Another round of layoffs is the works at the Denver Post. The paper’s newsroom has steadily been shrinking – and this round of cuts will drop the number of news staffers to about 60. Lawmakers at the state capitol are reacting to the announcement and what the future might look like with less news. Bente Birkeland has more from the state capitol.
As word came this week that yet another round of layoffs were planned for The Denver Post’s newsroom, lawmakers at the Capitol worried about what the future would look like with less news. Among those concerned about the fate of news is Rep. Larry Liston, who for years has clipped articles from newspapers to keep track of what’s going on.
People these days, the Colorado Springs Republican said, admit to him that they generally don’t keep up with the news.
“They kind of just go around in a fog,” Liston said. “I hate to say that, but they don’t get news and what little they get is by drips and drabs from wherever they get it — from a news blog, and it’s supposedly true because they heard it on the internet. Sad.”
Back in 2007, The Denver Post’s newsroom had more than 200 employees — as well as the fierce competition of another large-circulation daily, the Rocky Mountain News. Rep. Dominique Jackson, D-Aurora, said that competition made her better-informed.
“I was able to sit there with both papers, and I’m a real newspaper person, and really dig into the issues,” Jackson said. “I really miss those days.”
The News shut down in 2009 and, since then, the Post’s newsroom has steadily declined. It will number about 60 news staffers after the latest round of cuts, a reduction of about a third. Post reporter Jesse Paul said the cuts will leave the newspaper with fewer boots on the ground to chase stories: about 20 reporters for all the news and institutions in the state.
“I’ve been here for four years and I’ve gone through at least four rounds of staffing reductions, and this one is just by far the most painful,” Paul said. “Seeing what this is going to do to The Denver Post, I just can’t even put into words how much less we’re going to be able to do.” He’s one of three Post reporters based at the Capitol, the largest contingent of any news organization in Colorado. The Post is also the only media outlet in the state that has a reporter based in Washington D.C., who looks out for issues relevant to Coloradans.
The Post isn’t alone in its newsroom decline. Layoffs are taking place at newspapers across the country. One long-time culprit is a decline in print advertising dollars amid changing strategies to bring in more digital revenue. DenverPost.com recently added a paywall that requires people to pay for access to articles.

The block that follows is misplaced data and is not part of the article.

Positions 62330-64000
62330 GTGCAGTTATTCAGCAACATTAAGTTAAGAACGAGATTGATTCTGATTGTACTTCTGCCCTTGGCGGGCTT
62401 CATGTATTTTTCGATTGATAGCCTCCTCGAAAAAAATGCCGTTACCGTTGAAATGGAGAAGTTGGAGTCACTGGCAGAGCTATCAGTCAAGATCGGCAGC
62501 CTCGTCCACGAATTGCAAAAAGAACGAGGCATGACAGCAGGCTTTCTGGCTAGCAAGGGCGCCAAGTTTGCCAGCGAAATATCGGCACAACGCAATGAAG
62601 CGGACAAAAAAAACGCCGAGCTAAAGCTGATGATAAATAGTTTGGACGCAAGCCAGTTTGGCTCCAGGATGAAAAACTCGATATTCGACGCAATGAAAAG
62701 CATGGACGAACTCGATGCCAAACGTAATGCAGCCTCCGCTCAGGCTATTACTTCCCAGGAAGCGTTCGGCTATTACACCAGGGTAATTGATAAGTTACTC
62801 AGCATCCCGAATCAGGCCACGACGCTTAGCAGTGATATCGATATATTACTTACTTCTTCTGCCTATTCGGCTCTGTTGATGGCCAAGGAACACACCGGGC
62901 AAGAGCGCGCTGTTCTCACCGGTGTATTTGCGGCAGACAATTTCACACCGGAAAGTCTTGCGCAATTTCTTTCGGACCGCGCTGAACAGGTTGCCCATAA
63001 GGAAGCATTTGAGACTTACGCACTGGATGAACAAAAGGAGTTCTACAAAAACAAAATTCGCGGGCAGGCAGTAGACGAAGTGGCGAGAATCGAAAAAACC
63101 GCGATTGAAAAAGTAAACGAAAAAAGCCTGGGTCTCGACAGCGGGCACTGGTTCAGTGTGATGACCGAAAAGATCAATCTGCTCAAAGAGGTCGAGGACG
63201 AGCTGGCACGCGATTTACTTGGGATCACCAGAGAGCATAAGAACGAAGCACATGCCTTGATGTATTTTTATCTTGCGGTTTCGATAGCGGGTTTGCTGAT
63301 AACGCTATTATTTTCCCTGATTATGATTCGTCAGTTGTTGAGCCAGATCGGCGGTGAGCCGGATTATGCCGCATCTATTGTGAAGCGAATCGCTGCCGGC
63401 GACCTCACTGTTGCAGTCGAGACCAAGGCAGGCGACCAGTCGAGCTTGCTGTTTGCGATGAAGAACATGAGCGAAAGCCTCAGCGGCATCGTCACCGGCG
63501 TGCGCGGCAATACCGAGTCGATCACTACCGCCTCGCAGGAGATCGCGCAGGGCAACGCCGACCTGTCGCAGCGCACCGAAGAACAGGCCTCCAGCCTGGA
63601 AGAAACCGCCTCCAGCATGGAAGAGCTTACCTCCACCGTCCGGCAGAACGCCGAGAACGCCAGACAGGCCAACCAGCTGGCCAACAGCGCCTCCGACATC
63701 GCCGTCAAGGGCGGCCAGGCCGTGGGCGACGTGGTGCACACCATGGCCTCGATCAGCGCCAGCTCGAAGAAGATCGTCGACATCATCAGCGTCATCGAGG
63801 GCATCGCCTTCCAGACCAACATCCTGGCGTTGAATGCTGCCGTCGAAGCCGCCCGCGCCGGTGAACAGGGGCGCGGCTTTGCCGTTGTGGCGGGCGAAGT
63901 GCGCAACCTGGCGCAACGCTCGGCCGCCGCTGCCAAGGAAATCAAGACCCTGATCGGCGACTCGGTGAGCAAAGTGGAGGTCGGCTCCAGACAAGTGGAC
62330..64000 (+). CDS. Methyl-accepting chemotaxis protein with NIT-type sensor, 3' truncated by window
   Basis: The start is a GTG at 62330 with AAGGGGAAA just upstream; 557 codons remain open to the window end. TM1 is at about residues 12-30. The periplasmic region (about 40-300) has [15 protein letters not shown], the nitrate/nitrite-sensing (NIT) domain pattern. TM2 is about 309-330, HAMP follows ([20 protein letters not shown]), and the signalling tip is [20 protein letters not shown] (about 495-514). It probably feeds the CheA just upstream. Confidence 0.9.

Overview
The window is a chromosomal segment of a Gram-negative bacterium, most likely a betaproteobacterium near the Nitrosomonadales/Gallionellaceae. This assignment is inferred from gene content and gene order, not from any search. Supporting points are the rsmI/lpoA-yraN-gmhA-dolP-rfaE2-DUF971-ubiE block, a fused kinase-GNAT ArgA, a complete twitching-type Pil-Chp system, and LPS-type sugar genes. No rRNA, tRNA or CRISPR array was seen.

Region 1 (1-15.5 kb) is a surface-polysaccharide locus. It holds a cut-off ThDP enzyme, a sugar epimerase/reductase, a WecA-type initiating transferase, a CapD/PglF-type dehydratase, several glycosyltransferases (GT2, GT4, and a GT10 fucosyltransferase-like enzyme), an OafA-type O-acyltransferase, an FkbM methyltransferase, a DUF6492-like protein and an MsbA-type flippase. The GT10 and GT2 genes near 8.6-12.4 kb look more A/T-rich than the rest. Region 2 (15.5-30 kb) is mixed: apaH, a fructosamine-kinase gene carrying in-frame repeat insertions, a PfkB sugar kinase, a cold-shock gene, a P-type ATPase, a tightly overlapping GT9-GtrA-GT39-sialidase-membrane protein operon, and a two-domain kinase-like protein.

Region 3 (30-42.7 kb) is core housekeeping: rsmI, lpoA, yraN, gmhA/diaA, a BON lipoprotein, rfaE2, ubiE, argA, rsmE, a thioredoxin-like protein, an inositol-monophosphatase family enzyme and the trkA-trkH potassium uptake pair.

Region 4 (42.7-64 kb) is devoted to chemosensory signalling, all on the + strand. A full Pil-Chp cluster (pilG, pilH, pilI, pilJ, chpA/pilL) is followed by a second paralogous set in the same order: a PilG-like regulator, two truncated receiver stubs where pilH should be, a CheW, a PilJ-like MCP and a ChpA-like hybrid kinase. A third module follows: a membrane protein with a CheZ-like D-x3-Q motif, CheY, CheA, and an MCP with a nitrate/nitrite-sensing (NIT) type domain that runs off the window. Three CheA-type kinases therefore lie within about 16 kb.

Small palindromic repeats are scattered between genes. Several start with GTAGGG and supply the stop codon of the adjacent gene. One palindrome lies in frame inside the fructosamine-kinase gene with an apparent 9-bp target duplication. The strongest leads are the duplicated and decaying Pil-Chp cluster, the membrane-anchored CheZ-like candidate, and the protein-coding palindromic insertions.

“Even if it’s part of a trend, it’s especially severe, I think, both in terms of the cuts just announced, and trying to run a paper for a metro the size of Denver on that small staff,” said Rick Edmonds, a media business analyst for the Poynter Institute.
Edmonds added that the Post’s total news staff would be less than half the size of some newspapers in similar markets.
Staff members have until March 21 to voluntarily leave or layoffs will be announced by managers. Many at the newspaper are already searching for other jobs, some outside of journalism altogether.
“Personally it’s very devastating, but also I’m more sad that — just the state of journalism that I have idolized my whole life,” said Post breaking news reporter Elizabeth Hernandez. “All I’ve ever wanted to do is just being destroyed in front of me.”
She’s 25 and was already laid off once by the Post in 2016 then re-hired three weeks ago. She expects to soon be out of a job again.
The Post’s parent company, Digital First Media, is owned by New York-based hedge fund Alden Capital. While the privately owned company doesn’t have to reveal financial data, reporters said they’ve been told the newspaper is profitable, but that it’s not reaching financial targets.
“I’m disappointed that a hedge fund is going to prioritize their own profits over the public service that newspapers are,” said House Majority Leader KC Becker, D-Boulder. “We’re always talking about newspapers being the fourth estate. It’s a real loss for people.”
One lawmaker joked, ”Hey that means we can do whatever we want” — because fewer of the newspaper’s resources may go to the watchdog role of covering lawmakers at the Capitol.
Other lawmakers grumbled about the layoffs, noting that their bills don’t get enough coverage as it is and expressed disappointment at how little the public knows about what happens at the Capitol.
“We may not always agree with what a particular reporter writes or says, but that’s part of the way our system has worked, and worked very, very well for a long time,” said Assistant Minority Leader Cole Wist, R-Centennial. “So I welcome the scrutiny. I welcome the discussion because at the end of the day our process is better when we have a broad discussion about the work that we do here. Journalists bring a different perspective to the issues and we need that.”
Rep. Jeff Bridges, D-Denver, said less reporting is a blow to democracy.
“If there’s not a news story about it, then it didn’t happen,” he said. “And that’s both for the great things that we’re doing here at the statehouse and for the terrible things that some folks are doing here at the statehouse. It allows more room for bad actors to get away with things, and we want to make sure we have that sunlight.”
The Denver Post will cut 25 positions by April 9 and five more by July 1. Those that remain at the newspaper may have to switch what they cover or how they cover it. They’ll also have to brace for the possibility that these cuts won’t be the last.
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